[**(CNN) – When Tiger Woods invoked his religious faith during his public apology on Friday, he readily acknowledged that a lot of people would be surprised.
“People probably don’t realize it,” he said, “but I was raised a Buddhist, and I actively practiced my faith from childhood until I drifted away from it in recent years.”
When allegations of Woods’ infidelity began emerging after a November 27 car accident, Fox News Channel host Brit Hume stirred controversy by publicly advising the golf pro to become a Christian.
“He’s said to be a Buddhist – I don’t think that faith offers the kind of forgiveness and redemption that is offered by the Christian faith,” Hume said. “So my message to Tiger would be: Tiger, turn to the Christian faith and you can make a total recovery and be a great example to the world.”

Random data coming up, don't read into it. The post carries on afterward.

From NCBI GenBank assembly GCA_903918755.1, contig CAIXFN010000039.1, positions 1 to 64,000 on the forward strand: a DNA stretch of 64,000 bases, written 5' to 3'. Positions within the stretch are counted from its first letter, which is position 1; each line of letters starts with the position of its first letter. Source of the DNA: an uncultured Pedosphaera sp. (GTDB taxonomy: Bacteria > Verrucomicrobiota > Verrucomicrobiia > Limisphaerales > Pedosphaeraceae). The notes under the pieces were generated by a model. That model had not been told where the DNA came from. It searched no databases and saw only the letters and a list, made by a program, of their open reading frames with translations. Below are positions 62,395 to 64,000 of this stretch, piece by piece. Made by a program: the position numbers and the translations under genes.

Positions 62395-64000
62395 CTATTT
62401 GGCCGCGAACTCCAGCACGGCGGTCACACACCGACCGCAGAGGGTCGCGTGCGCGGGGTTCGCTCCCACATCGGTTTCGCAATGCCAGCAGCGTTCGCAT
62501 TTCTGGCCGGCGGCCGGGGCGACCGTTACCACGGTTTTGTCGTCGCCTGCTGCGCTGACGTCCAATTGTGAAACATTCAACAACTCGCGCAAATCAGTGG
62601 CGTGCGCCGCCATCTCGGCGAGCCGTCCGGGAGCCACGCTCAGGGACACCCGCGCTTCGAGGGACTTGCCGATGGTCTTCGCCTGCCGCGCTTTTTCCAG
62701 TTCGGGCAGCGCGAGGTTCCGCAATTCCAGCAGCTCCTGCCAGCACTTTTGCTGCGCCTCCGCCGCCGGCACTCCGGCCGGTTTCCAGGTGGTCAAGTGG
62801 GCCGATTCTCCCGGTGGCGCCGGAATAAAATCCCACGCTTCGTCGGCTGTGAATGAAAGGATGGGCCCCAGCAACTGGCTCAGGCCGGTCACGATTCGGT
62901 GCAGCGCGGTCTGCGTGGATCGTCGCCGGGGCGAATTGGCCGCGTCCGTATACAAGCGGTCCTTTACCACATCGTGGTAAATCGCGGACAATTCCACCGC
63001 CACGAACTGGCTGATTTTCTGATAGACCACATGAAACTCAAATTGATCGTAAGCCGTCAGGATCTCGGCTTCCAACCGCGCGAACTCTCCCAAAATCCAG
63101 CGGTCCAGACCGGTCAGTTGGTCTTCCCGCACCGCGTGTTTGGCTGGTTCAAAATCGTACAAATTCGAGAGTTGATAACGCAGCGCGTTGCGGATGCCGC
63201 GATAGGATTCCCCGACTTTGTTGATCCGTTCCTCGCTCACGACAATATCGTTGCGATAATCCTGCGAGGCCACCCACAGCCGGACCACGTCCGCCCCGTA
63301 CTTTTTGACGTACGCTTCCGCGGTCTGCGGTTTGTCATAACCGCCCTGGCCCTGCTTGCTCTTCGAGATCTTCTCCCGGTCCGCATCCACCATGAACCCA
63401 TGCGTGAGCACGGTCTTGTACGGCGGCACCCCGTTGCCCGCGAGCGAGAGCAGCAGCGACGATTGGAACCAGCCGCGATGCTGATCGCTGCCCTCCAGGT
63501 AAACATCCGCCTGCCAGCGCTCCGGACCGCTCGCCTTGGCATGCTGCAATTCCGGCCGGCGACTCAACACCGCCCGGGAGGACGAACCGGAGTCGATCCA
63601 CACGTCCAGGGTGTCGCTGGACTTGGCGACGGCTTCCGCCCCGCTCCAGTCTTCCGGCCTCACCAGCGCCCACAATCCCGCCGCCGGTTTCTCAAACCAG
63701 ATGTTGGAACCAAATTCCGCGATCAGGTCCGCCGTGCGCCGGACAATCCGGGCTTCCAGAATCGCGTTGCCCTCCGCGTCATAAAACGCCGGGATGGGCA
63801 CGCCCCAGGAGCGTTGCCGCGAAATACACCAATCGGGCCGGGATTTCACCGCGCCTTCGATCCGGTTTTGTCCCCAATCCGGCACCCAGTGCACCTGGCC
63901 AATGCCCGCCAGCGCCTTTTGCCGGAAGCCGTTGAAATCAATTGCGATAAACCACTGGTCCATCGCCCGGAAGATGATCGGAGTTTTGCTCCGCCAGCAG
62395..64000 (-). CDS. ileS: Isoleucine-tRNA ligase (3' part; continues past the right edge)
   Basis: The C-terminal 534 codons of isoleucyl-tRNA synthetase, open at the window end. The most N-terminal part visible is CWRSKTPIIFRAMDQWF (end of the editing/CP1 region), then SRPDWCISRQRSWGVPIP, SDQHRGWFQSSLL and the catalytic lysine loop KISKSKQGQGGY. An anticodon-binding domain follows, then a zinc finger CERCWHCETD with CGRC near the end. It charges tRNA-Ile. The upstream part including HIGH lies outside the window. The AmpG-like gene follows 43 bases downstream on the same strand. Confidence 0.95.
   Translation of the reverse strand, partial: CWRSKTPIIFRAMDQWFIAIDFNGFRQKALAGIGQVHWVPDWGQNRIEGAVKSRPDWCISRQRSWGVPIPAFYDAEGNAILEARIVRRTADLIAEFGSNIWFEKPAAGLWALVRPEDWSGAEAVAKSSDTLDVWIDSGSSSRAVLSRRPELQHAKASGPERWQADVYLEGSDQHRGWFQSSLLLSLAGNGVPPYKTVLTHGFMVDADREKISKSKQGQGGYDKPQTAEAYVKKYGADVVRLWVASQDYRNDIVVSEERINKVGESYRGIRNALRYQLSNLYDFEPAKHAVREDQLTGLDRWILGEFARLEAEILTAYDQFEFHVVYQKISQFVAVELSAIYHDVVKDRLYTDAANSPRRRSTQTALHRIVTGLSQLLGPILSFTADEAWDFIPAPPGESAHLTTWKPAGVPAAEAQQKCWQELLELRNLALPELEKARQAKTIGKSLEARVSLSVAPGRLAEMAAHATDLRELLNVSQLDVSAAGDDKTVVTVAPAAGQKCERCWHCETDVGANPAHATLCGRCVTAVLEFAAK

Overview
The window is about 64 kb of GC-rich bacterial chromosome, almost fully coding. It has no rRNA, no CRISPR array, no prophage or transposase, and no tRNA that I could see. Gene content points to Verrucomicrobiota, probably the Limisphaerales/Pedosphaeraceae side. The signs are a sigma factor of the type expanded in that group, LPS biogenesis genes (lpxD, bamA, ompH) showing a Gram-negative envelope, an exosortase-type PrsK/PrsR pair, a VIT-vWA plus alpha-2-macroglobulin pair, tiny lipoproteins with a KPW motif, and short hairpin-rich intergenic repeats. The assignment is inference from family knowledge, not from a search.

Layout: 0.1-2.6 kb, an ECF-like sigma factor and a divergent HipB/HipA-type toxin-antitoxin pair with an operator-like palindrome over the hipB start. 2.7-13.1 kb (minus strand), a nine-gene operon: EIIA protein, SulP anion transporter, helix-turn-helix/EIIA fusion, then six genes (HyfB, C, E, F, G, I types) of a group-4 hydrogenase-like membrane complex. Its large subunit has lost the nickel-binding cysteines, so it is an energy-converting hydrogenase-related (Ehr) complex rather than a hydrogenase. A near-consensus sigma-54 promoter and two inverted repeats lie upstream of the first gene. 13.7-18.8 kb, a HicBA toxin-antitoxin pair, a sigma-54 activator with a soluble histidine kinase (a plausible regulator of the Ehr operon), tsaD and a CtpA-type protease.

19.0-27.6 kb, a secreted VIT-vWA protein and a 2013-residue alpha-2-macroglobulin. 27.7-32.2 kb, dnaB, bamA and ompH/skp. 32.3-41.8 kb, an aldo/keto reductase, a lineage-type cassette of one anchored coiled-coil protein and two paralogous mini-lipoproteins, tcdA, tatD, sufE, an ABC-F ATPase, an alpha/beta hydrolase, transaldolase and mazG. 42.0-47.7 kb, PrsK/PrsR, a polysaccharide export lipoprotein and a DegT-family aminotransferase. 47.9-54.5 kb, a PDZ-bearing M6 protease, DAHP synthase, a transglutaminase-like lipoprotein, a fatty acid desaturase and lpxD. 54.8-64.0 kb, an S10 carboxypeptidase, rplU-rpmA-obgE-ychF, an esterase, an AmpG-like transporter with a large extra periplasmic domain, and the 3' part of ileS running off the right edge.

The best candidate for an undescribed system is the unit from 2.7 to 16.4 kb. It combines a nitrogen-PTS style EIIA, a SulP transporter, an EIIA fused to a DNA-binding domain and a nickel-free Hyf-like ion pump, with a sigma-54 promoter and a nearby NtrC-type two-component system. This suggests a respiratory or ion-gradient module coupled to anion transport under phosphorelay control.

But Buddhist scholars say that forgiveness and redemption are core components of the faith. “You’re always beginning again in the Buddhist tradition,” said John Kornfield, a prominent Buddhist teacher based in California. “You see that you’re causing harm, you repent and ask forgiveness in some formal or informal way, and you start again.”**](“http://www.cnn.com/2010/LIVING/02/19/tiger.woods.buddhism/index.html?hpt=C1”)
Mr.Woods is doing exactly what the Buddha taught. Mr. Woods found the things that caused him suffering, which was his craving for sexual desires, and is currently trying to eliminate it. I think it’s great that he’s coming back to his childhood faith.
I can’t help but feel a bit of empathy for him. It wasn’t too long ago in which I too read the great words in the Tipitaka and had to decide what caused me suffering in my life. He too must walk this path. Likely, I will have to walk this path if I forget the truth in the Dhamma.